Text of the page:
by Elsa Morante
July 15, 2009
novel | pb | 311 pgs
5.5" x 8.5"
"A storyteller who spellbinds."
—New York Review of Books
"The first time I read Aracoeli, I found it almost pointlessly disturbing and shocking. On rereading it, I still found it disturbing and shocking, but I have also grown to admire it—perhaps because it is so dark and resists any attempt to classify it. In writing this novel, Morante may have knowingly sacrificed clarity and logic in order to express her vision of a chaotic world." (Lily Tuck, Woman of Rome: A Life of Elsa Morante)
Aracoeli—Elsa Morante’s final novel—is the story of an aging man's attempt to recover the past and get his life on track in the process. The Aracoeli of the title is the narrator's deceased mother, who grew up in a small Spanish town before marrying an upper-class Italian navy ensign. The idyllic years she spends with her only son—Manuel, the narrator of the novel—are shattered when she contracts an incurable disease (probably syphilis) and becomes a nymphomaniac.
Now, at the age of 43, Manuel, an unattractive, self-loathing, recovering drug addict who works a dead-end job at a small publishing house, decides to travel to her hometown in Spain in order to look for her. Filled with dreams and remembrances the novel creates a Sebaldian landscape of memory out of this painful journey, painting a portrait that is both touching and bleak.
Appearing here for the first time in paperback—the hardcover was published in 1984—Aracoeli is an important, and long-neglected, work in Morante’s oeuvre. (Read an Excerpt)
Translated from the Italian by William Weaver
About the Author: Elsa Morante (1912–1985) was an Italian novelist, short story writer, and poet. She began writing short stories in the 1930s, and her first book, a collection of short stories, was published in 1941, the same year she married the prominent Italian author Alberto Moravia. In the Second World War, Moravia's anti-fascist reputation forced the couple to flee German-occupied Rome, and it was during this time, hidden away in the mountains, that Morante began to write her first novel, House of Liars. Morante was not a prolific writer; she would complete only three more major works during her lifetime, including her most famous work, History. In 1957, she won the Premio Strega for Arturo’s Island, and her final novel,Aracoeli, earned her the Prix Médicis étranger in 1985, the year of her death.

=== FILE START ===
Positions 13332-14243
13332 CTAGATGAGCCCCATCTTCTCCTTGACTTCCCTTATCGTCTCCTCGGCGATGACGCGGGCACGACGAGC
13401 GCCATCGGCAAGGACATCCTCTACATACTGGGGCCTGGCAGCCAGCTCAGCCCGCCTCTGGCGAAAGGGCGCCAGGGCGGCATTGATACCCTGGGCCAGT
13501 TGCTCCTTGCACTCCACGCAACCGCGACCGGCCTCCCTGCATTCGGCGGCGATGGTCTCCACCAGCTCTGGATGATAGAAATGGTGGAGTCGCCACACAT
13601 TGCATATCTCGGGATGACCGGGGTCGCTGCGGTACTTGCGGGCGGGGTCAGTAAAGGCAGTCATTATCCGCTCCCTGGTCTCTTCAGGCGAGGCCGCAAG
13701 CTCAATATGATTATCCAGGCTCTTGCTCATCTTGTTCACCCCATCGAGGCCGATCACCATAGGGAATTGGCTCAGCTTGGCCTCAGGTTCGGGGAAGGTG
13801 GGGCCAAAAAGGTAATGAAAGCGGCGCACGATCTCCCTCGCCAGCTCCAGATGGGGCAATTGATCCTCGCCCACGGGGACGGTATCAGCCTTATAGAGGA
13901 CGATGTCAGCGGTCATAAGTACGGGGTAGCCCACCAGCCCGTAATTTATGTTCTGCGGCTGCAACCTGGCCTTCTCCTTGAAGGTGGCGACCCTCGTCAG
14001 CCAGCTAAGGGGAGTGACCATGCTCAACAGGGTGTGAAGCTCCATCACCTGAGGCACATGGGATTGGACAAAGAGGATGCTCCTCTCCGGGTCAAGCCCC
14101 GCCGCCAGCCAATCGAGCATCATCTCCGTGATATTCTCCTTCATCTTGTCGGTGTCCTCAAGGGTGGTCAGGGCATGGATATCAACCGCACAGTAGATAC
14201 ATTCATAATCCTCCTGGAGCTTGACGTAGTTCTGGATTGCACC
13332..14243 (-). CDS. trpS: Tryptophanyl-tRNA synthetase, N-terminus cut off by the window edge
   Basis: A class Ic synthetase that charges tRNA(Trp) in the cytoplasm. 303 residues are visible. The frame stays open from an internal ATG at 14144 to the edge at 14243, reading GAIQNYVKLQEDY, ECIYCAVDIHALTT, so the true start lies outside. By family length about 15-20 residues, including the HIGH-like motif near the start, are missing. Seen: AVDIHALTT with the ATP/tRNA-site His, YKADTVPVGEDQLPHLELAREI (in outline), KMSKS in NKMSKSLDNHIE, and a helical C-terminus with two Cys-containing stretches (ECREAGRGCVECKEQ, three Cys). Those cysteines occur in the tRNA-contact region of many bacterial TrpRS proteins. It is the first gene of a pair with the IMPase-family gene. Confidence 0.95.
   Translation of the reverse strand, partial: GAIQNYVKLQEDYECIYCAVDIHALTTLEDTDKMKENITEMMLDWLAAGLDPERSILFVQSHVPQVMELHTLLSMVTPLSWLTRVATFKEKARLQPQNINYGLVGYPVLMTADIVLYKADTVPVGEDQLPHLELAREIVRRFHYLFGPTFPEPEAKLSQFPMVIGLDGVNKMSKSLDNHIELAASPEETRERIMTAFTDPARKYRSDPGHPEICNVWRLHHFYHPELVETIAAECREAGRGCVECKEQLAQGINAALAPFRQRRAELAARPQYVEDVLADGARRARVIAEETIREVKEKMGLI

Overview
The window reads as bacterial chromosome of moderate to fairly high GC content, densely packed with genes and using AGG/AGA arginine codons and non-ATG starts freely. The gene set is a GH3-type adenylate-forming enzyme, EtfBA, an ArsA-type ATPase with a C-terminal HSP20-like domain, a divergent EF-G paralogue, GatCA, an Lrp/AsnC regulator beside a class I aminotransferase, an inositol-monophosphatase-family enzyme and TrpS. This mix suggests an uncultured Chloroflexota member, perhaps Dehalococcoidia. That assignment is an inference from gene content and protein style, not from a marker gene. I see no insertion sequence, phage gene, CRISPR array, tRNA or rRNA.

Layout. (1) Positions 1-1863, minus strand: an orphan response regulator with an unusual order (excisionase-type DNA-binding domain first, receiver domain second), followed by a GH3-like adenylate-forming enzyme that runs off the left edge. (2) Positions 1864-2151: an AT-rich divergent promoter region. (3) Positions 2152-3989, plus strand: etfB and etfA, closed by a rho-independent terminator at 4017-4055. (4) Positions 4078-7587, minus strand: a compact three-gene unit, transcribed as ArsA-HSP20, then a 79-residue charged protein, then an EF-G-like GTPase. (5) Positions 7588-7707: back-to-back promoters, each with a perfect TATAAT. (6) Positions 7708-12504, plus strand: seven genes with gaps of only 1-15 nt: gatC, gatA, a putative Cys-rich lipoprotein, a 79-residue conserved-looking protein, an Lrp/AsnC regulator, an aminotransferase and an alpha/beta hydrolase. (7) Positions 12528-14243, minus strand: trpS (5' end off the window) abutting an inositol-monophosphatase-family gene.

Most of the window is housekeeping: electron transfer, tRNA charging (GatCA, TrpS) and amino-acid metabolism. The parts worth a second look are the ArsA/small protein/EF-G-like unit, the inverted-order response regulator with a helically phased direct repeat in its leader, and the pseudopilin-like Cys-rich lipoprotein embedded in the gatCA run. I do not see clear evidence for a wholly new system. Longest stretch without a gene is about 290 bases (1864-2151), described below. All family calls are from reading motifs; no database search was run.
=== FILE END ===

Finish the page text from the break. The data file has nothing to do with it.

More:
"There is a peculiar Dostoyevskian visionary quality in Morante’s writing that occasionally illuminates her somber Naturalistic landscape. At a number of crucial junctures she manages to carry out wonderful forays into the uncanny, moving from bleak earthbound things to metaphysical vistas."
—New York Times
"A marvel of a novel. . . . All the pleasures that fiction can offer."